New Delhi, July 2 (IANS) Commentator and former West Indies fast bowler Ian Bishop said that world cricket is currently going through a golden period of fast bowling and India are at the forefront of what he called a “fast bowling renaissance.” He also said that the best fast bowlers in the world who can play all three formats need to be preserved somewhat like how India have done with Jasprit Bumrah.
“I think we are in a golden period of fast bowling. You look at what the West Indies are bringing, then there is (Mitchell) Starc and (Josh) Hazlewood for Australia alongwith the number one ranked Test bowler in the world as well (Pat Cummins). England have Jofra Archer and Mark Wood to supplement the experience of (Stuart) Broad and (James) Anderson. Jofra I think has the best action in world cricket,” Bishop said on Sony Ten Pit Stop that was aired on the network’s Facebook page.
“Pakistan have found at least three young bowlers that are really good. Sri Lanka have one that I can think of, Lahiru Kumara. New Zealand have good quick bowlers as well.
“India are at the forefront of this fast bowling renaissance. They recognised years ago that if you are to be the number one team in the world, you cannot rely on your spinners all the time.”
According to Bishop, Bumrah is one of the few fast bowlers in the world who is equally lethal regardless of the format of the game. India have regulated Bumrah’s game time, preserving him for Test matches and big ODI matches and using him sparingly for T20Is. Even then, he had sustained a stress fracture in late 2019.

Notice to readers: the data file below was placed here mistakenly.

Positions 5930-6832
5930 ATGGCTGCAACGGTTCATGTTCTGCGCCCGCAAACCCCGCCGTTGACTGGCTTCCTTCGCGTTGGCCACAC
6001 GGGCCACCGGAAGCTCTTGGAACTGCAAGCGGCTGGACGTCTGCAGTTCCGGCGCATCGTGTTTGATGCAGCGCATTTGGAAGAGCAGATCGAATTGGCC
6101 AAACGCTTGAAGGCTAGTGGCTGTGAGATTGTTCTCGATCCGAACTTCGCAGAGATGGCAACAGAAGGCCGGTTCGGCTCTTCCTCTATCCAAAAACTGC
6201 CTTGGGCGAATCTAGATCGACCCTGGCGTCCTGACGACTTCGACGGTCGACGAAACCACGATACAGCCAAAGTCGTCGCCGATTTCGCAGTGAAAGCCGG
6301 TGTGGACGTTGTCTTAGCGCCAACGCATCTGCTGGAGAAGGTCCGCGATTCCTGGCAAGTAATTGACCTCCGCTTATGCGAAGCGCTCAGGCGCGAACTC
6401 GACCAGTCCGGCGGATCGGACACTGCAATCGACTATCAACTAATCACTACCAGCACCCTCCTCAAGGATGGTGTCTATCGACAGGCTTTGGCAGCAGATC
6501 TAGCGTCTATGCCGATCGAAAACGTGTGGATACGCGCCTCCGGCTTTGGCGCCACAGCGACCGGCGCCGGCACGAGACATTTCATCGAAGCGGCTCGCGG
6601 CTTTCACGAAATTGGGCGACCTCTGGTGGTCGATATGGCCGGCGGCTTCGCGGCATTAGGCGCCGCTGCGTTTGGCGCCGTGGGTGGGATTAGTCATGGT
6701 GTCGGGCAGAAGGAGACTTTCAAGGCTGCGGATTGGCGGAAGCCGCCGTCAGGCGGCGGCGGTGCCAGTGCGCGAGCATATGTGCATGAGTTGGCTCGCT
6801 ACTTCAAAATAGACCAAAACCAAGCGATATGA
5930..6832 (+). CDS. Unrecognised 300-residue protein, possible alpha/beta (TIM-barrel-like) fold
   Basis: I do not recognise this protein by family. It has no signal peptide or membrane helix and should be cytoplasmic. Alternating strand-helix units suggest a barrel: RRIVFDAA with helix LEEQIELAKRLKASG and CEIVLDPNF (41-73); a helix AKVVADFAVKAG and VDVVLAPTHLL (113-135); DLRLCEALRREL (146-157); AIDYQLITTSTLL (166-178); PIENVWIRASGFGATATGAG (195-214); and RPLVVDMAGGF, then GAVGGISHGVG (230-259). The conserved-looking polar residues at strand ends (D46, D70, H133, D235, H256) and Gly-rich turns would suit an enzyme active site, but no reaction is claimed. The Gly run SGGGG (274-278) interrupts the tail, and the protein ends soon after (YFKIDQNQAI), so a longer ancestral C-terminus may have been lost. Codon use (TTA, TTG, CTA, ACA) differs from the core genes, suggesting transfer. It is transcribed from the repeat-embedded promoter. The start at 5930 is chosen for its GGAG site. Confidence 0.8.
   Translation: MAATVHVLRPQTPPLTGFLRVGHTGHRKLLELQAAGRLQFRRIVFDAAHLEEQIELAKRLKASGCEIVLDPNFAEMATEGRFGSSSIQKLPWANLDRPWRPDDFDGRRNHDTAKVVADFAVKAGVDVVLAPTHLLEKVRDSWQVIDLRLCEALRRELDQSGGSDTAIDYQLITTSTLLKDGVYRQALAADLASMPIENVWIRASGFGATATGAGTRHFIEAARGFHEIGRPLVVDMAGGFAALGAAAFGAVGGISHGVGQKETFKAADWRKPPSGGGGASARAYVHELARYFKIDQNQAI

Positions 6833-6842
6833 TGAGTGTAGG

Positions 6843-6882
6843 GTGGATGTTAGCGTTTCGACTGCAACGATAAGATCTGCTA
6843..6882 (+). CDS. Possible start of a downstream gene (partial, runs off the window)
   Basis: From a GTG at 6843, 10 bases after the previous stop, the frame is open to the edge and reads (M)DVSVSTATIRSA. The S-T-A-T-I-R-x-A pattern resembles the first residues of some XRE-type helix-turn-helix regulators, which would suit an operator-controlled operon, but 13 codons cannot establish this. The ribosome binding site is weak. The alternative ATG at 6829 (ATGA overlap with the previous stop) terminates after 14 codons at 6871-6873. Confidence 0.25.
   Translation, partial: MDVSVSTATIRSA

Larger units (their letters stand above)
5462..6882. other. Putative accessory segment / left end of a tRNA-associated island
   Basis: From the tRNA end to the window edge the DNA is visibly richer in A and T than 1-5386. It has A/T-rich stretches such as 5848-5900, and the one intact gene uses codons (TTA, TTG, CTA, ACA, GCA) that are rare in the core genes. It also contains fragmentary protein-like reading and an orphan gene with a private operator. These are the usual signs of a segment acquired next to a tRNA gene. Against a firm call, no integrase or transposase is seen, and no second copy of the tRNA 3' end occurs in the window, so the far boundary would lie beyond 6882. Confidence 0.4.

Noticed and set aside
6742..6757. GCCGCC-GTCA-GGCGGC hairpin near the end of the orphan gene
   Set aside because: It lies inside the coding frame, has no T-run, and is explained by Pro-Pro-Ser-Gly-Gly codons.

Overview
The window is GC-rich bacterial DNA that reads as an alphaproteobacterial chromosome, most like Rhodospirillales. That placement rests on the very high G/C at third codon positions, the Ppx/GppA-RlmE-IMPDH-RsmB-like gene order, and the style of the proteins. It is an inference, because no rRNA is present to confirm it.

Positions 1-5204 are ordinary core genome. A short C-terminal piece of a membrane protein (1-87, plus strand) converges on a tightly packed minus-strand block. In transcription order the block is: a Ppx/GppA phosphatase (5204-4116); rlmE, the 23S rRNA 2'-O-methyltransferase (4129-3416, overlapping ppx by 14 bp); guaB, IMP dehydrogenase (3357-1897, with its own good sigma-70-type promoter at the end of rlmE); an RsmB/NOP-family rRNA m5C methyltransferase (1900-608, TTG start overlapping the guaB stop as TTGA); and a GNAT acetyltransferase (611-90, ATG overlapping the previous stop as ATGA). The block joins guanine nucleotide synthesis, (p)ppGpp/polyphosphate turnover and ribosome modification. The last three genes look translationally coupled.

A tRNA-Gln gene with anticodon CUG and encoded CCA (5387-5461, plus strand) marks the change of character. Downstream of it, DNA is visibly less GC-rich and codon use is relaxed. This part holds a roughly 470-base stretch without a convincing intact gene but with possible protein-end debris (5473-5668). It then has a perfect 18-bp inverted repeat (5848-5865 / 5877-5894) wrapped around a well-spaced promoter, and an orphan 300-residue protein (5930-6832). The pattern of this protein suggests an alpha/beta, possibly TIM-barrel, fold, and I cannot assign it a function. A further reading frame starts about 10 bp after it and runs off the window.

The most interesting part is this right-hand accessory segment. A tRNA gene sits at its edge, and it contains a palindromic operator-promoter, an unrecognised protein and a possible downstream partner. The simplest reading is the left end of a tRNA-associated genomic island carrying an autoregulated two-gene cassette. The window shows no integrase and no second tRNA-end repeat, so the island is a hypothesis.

“Jasprit is one of a small group of bowlers, who transcend the various formats of the game. But you can’t expect him to last if he is playing every game in every format. The human body cannot do that. India have done a smart thing by limiting him and as fit as he is, he still sustained an injury. He is really serious about his stuff. He said that he had one milkshake during the tour of South Africa. You have to manage these precious resources because he is a generational talent,” he said.
Bishop said that the evolution of pitches and a rising call to use the Dukes ball for Test matches has also helped the cause.
“The pitches have also evolved. We see more and more pitches encouraging fast bowling and there is a clarion call to use the Dukes ball instead of the Kookaburra. All of those things combined I think is helping a fast bowling renaissance,” he said.